Welcome to the White House Office of Intergovernmental Affairs local update. In this week's issue we hear about new regulatory reforms to reduce red tape and FEMA reminds us of the importance of preparedness in case of natural disasters.
Keep an eye on your inbox and check out the White House Office of Intergovernmental Affairs Website for more information.
Regulatory Reforms to Save Money, Reduce Waste
In January of this year, the President emphasized that our regulatory system “must measure, and seek to improve, the actual results of regulatory requirements.” With this point in mind, he ordered an unprecedentedly ambitious government-wide review of existing federal regulations. He directed agencies and departments to produce plans to eliminate red tape and to streamline current requirements.
This week the Administration announced that agencies are releasing their final regulatory reform plans, including hundreds of initiatives that will reduce costs, simplify the system, and eliminate redundancy and inconsistency.
The reforms span a wide range. Consider just a few examples:
- The Department of Health and Human Services will soon propose to remove unnecessary regulatory and reporting requirements now imposed on hospitals and other healthcare providers, potentially saving an anticipated $4 billion over the next five years.
- The Department of Labor is finalizing a rule to simplify and improve hazard warnings for workers, likely saving employers over $2.5 billion over the next five years without compromising safety.
- The Department of Transportation is proposing a rule, announced just today, that will eliminate unnecessary regulation of the railroad industry, saving up to $340 million in the near future, and avoiding the risk that regulatory costs will be passed onto consumers.
- By the end of this year, the Internal Revenue Service will eliminate 55 million hours in annual paperwork burdens by consolidating reporting requirements and streamlining various tax forms.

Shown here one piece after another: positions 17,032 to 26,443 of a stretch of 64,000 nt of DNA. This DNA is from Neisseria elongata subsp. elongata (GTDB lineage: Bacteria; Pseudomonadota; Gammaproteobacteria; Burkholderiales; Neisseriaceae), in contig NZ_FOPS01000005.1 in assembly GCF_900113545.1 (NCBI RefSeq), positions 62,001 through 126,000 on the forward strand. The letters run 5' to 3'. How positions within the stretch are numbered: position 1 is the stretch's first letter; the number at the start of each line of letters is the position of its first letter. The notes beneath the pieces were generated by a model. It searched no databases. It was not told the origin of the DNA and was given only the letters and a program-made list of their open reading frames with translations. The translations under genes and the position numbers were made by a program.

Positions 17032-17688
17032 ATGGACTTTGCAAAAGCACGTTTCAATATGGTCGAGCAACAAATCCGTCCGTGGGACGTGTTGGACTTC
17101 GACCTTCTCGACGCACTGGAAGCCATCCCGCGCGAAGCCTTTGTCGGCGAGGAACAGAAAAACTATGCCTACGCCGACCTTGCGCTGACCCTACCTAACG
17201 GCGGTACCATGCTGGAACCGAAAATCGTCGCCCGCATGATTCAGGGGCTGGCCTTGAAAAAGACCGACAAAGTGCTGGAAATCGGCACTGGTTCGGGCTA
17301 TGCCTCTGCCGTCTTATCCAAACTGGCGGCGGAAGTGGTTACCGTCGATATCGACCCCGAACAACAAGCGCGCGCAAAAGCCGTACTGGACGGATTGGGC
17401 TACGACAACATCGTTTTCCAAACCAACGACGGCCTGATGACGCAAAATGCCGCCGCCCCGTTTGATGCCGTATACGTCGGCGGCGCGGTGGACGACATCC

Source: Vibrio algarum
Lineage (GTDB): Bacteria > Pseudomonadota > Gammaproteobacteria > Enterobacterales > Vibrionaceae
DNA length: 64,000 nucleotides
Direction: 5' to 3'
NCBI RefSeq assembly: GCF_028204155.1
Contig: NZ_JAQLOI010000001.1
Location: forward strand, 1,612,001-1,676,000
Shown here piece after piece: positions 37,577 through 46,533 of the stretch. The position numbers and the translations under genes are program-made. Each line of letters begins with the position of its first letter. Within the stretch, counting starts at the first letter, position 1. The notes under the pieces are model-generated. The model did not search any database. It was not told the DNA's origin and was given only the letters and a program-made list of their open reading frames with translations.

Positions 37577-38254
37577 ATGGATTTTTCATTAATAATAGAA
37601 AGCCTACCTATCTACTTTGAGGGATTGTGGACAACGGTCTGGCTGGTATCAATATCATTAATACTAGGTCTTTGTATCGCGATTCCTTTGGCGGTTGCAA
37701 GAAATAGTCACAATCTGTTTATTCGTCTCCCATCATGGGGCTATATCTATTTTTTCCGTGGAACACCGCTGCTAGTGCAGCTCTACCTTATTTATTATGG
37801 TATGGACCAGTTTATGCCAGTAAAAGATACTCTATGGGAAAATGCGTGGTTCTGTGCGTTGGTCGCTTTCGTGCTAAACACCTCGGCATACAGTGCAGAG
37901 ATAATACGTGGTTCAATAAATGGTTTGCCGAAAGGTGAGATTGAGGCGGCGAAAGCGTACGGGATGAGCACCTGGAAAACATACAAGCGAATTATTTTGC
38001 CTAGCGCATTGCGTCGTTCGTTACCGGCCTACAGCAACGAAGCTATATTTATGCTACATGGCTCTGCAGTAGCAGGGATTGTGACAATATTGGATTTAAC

Over the next five years, the monetized savings from just a fraction of the reforms announced today are likely to exceed $10 billion. Perhaps more important, these plans explicitly recognize that the regulatory lookback is not a one-time endeavor. Agencies will continue to revisit existing rules, asking whether they should be updated, streamlined, or repealed. And they will do so in close consultation with the public.
If you have ideas on additional regulations that should be reformed, email us at email@example.comRecent Events Serve as Reminder to Get Prepared
This week's 5.8 magnitude earthquake in the Mid-Atlantic and Hurricane Irene approaching the East Coast are good reminders that communities should ensure that their disaster plans are up-to-date.
The Federal Emergency Management Agency (FEMA) encourages everyone to take steps to make sure their families, homes and businesses are prepared for a possible emergency. The month of September is designated as National Preparedness Month (NPM), an opportunity to encourage Americans to be prepared for disasters or emergencies in their homes, businesses, and communities.
Find out more about National Preparedness Month and FEMA resources to assist community preparedness. In addition, check out the links below for the latest information on Hurricane Irene:
Department of Homeland Security
On Twitter @DHSJournal On Facebook www.facebook.com/homelandsecurity
Blog Updates from FEMA On Twitter @FEMA On Facebook http://www.facebook.com/FEMA
On Twitter: @ReadydotGov
NOAA/National Hurricane Center
Tracking Hurricane Irene
On Twitter: @NHC Atlantic On Facebook: www.facebook.com/US.NOAA.NationalHurricaneCenter.gov
American Red Cross
Latest updates On Twitter: @RedCross On Facebook: www.facebook.com/redcross